I have blogged about the superb novel, Vida y muerte en la Mara Salvatrucha 13 from @fluencymatters four other times with the most recent post just from last month. So how, you might ask, would I still have even more music to add to the novel? Blame it on Sebastián Yatra…..
With his new song “No hay nadie más“, released on January 25, 2018 and already with 1 billion views, we have the perfect song for the relationship between our narrador and Analía. When I heard it for the first time, three weeks ago, I literally said, out loud, “Oh my gosh! This song is incredible!” and I knew that I absolutely had to use it despite the fact that we already have SO much focus music with this unit (Casas de Cartón, Gangsta, Los Rakas, Así Crecí, Adentro, Nada Valgo sin tu amor and Princesa).
My only other decision came down to timing, and I admit I was a bit torn. Should I introduce the song after we have read about what happens to Analía or do I introduce it before, incorporating some foreshadowing? I chose the latter. Consider the opening verses of the song:
Recuerdo aquel día ( I remember that day) (the day he went to collect the payment from the viejita at the fruit stand)
Como si fuera hoy (As if it were today)
No hay nada como ella (There’s nothing like her)
Ni siquiera me encontró ([she] didn’t even try to find me) (Analía arrived, strongly defending her grandmother and, unknowingly, opening the closed heart of the narrator)
Recuerdo todavía (I still remember)
La vez que la besé (the time I kissed her) (their hidden dates, the trip to the beach, the intense, revealing conversation they had)
Fue mi primer amor (It/she was my first love)
Y ahora escribo su canción (And now I write her song)
Once we had read Chapter 6 “Mi Trabajo”, without telling my students that we were working with a new song, we started some prework. I went through the lyrics and selected what I thought were, a) key phrases and, b) words that might interfere with comprehension. We started with the key phrases first, making sure everyone had 100% comprehension of them. I gave them about 10 minutes to incorporate as many as they could into a poem, in the shape of a heart: the document Chap 6 and Chap 7 No hay nadie mas,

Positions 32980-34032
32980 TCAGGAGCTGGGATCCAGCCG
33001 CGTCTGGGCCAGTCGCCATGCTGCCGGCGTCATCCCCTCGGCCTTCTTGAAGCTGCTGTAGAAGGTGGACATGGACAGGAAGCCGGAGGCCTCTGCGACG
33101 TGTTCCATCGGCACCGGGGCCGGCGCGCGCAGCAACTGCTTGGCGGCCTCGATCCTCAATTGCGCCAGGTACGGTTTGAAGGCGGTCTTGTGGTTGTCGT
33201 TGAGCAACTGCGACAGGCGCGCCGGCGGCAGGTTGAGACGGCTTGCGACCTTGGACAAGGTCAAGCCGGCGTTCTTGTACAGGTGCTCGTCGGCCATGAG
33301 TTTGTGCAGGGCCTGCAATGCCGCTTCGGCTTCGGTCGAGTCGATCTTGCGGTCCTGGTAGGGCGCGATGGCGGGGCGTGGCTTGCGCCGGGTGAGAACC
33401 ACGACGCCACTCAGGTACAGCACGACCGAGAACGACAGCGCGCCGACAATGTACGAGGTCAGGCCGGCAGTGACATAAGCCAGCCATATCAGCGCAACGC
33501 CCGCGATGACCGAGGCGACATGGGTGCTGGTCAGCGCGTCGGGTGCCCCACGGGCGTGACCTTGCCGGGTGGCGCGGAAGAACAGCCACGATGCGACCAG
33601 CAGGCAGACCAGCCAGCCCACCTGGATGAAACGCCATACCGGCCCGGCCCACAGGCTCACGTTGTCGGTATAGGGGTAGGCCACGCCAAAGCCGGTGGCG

El narrador tiene 16 años y asiste a un colegio. También tiene trabajo. Pero, más importante, hay una muchacha. ??
Escribe frases, en forma de poema, usando las palabras en el banco de palabras. Puede cambiar la forma de las palabras si quieres.
Recuerdo Primer amor La besé Inexplicable Cuidarte
Mil razones Te voy a extrañar Soledad Terminar Nadie más
Surprisingly, all of the students in all three classes plunged right into the writing. After 10 minutes, they shared with their pod groups (the groups of 4 in the room), and then volunteered with the whole class. We listened, did some “pop up” grammar, and basically, really enjoyed what they had written. There were serious poems, funny poems, love poems, and more. They really wanted to keep going, but that was day one.
The second day, after reading chapter 7 “Mi novia”, we worked with the words that I felt could prevent some comprehension. Those words were:
Ni siquiera: not even, didn’t even
Cela: watches over
Aunque: although, even though
Renunciar: give up
We went through the list and I then asked them to categorize those words as verbs, nouns or adjectives/adverbs/other. WHAT AN ACTIVITY! I was not prepared for the discussion that followed as they discovered that there were words that could potentially go in more than one category and even more, that it depended on how the word was being used in English. Example: still….. was it “She stilled the class with a glance” or “still water” or “I still don’t get this”. We had heated discussions in each class about “melancholy”…several didn’t understand the word in English and many wanted to argue that it was only an adjective. We had great discussion over the many ways to say watch/look/see and hide, in Spanish, and we even had some more “pop up” grammar as we worked , such as with the word tempestad….why is it feminine (other than they felt it sounded better that way!). I then had them create sentences that used more than one of the words at a time, and what sentences they created!!! They did not want to stop sharing! This was a wonderful activity for my students and I believe that working with the two sets of “lyric” words greatly enhanced their subsequent comprehension and reaction to the song.